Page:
A week later they loaded the gig and set it free. With the melt in full swing, the North River was high, deep, and muddy. There was a stiff silence between them.
They reached the lake in three effortless days, then spent two backbreaking ones rowing between the mouth of the North River and the mouth of the Lydia. There were half a hundred people waiting at the landing, but most of them turned away when it became apparent who they were. Those would be the relatives of the others who had gone north. Perhaps half a dozen parties of youths had gone out on advance hunts. They would bring back the first fresh meat that the colony had had in nearly a year, but that was not their true purpose in going. It was a testing of manhood, a rite-de-passage, though an informal one, entered into voluntarily. Such hunting was deadly dangerous and that, of course, was its appeal. The main meat harvest would come in another month when the herds crossed the Lydia.
By the time Jean and Anton had tied up, only their families and a few friends remained. Chloe was among them. They heaved up their bundles of furs and lightly salted meat. Jean’s father and younger brother loaded them onto a cart.
“A very good hunt, mon fils; you do us proud.”
“Thank you, Papa.”
It was good to be back, good to see Chloe again, but the edge was taken off it all by Anton’s reaction. After all, he had been Jean’s friend. He walked over to where Anton stood watching his uncle load his furs and meat. “A good hunt, Anton,” he said, “It was a pleasure going with you.”
“You did well enough, enfant.” Jean stiffened at the term, started to retort, then let it die. Something in Anton’s eyes told him that he wanted a fight, and whatever he wanted it would serve Jean well to deny him.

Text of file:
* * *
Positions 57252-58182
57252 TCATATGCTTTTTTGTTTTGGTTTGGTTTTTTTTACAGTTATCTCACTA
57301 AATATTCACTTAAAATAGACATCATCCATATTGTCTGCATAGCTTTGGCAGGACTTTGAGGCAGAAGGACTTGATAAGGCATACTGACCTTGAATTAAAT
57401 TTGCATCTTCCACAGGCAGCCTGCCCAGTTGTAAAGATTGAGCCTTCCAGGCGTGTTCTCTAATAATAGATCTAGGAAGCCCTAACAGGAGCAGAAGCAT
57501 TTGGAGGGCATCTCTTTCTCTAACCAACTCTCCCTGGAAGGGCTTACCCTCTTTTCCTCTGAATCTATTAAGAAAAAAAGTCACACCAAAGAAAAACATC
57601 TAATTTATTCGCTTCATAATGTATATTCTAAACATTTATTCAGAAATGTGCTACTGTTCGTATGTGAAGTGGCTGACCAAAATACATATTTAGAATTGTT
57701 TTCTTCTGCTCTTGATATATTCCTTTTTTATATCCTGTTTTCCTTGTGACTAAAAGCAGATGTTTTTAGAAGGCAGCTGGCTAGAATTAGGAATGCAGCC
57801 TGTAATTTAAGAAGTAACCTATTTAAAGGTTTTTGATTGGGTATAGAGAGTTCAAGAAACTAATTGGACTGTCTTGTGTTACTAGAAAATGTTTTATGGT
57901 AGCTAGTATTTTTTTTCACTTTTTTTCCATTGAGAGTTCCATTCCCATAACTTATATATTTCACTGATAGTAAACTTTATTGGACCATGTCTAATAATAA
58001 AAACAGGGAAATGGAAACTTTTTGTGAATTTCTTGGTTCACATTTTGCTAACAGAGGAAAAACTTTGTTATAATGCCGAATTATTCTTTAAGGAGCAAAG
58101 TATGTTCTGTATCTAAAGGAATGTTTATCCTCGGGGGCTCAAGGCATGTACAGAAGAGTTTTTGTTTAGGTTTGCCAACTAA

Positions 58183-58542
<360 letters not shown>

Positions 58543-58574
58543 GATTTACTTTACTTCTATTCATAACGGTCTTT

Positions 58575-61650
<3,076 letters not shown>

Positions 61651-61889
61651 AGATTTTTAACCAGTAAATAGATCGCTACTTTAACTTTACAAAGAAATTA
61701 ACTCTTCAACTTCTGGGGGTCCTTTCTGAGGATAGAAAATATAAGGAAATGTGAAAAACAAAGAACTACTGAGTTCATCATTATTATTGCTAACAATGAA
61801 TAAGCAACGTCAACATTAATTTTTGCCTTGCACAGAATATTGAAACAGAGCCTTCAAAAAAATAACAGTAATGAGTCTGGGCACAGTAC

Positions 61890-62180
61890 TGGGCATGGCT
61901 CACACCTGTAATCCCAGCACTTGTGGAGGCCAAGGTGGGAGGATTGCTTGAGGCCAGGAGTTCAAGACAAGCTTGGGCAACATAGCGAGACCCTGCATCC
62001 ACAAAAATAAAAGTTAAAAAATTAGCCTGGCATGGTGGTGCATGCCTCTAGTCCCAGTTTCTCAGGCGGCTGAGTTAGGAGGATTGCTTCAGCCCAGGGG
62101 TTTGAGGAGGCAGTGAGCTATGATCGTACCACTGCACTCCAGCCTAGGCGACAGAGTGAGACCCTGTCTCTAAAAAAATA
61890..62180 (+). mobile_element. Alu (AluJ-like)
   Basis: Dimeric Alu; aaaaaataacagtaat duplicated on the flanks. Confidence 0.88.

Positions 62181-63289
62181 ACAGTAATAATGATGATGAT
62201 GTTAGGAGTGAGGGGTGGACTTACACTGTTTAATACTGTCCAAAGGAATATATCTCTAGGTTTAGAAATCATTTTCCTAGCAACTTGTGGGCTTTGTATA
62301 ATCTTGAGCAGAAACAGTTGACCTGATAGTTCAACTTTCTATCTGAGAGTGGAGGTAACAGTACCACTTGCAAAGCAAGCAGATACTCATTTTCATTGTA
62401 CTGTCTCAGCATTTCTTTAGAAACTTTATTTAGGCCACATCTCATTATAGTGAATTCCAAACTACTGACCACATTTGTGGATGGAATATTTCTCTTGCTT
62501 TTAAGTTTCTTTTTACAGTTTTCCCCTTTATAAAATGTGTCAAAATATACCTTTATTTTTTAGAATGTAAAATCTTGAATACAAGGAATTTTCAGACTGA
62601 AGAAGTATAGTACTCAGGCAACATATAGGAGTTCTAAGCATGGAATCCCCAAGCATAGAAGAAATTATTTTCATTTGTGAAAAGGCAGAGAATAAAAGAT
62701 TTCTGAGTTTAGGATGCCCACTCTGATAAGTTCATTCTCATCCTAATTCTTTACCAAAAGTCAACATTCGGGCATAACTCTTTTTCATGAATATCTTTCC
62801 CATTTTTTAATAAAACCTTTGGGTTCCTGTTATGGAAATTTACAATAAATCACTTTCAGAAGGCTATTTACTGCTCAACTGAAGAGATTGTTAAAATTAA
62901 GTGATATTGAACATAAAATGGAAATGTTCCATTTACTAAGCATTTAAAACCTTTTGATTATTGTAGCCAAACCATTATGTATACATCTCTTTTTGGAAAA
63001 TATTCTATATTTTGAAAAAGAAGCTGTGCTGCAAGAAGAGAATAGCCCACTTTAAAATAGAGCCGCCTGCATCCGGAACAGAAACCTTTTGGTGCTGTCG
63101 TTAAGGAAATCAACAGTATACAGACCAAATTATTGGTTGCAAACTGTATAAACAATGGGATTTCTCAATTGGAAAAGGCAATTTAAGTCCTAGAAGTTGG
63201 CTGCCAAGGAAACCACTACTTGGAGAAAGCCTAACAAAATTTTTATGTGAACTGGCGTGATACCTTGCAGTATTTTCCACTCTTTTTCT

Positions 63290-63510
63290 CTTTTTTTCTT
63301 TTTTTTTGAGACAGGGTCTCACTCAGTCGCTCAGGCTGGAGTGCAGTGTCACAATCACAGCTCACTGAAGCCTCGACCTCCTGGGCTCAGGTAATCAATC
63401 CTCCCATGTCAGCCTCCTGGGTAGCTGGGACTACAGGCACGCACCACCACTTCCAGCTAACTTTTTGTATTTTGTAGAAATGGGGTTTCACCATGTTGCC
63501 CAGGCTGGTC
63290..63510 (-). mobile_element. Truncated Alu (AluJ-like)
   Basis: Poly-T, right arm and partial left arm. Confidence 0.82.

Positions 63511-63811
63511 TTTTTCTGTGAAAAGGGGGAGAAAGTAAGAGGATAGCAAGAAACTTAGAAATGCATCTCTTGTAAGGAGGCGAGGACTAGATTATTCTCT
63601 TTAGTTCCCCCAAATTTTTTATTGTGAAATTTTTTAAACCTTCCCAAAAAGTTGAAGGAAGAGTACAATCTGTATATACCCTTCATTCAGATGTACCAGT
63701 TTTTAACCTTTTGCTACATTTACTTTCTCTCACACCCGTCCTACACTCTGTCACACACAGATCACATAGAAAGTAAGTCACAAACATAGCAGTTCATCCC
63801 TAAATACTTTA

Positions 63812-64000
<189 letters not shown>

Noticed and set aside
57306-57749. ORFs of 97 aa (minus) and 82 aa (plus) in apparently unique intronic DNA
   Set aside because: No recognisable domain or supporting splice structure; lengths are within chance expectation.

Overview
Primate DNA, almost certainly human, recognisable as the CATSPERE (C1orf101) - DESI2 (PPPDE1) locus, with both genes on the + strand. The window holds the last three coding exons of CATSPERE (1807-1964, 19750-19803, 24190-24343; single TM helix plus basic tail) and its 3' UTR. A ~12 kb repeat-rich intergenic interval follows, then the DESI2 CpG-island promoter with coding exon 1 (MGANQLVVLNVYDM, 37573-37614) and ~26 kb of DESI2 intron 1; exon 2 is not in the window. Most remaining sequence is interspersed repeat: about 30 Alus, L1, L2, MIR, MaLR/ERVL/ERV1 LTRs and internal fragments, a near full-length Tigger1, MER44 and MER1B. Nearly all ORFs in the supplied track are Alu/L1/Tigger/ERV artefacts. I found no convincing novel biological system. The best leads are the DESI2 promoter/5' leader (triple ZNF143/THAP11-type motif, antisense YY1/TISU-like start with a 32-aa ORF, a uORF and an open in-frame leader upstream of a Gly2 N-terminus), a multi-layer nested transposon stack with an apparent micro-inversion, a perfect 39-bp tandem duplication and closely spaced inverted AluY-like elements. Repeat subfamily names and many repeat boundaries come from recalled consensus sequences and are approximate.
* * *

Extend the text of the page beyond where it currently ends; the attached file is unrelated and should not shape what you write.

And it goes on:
Jean entered the stockade with Chloe on his arm and returned his rifle to the city arsenal. All of the original cartridge rifles were held in common trust, as were a number of Levi-Stuer’s muzzleloaders. A man could rent one of the latter if he contributed a portion of his kill to the colony, but only a proven hunter could rent a cartridge rifle. It was a high privilege.
Of course, one could buy a muzzleloader from Levi-Stuer, but the price was more than it took to equip a farm. Jean, like every other youth, wanted one in the worst way.
It was Levi–Stuer’s standing lament that he could not get an apprentice; the young men preferred bolder endeavors and the older men lacked the steady hands. Jean had even considered becoming his apprentice, but pride kept him from it.
They walked through the stockaded city to the river’s edge. Chloe said she had missed him, called him by tender endearments she said were his alone (a declaration he tended to doubt), and they found privacy beneath the bank where prying eyes were not likely to come.
It was early in the melt when Jean and Anton went on their lone hunt. Around the colony the lal bushes were still in bloom. Now the siskal and greenhorn had both bloomed in turn and all three were fully leaved, only a few purple blossoms still clinging to the greenhorns. The gluegrass was a solid carpet as far as one could see.
Jean paused outside the Chambard’s door until Chloe’s mother appeared. No, she replied, Chloe was not at home but would probably be back soon. Jean was surprised and a little hurt, but not so much that he missed the strange look the older woman gave him. It made him thoughtful as he walked down to the wharf. more tomorrow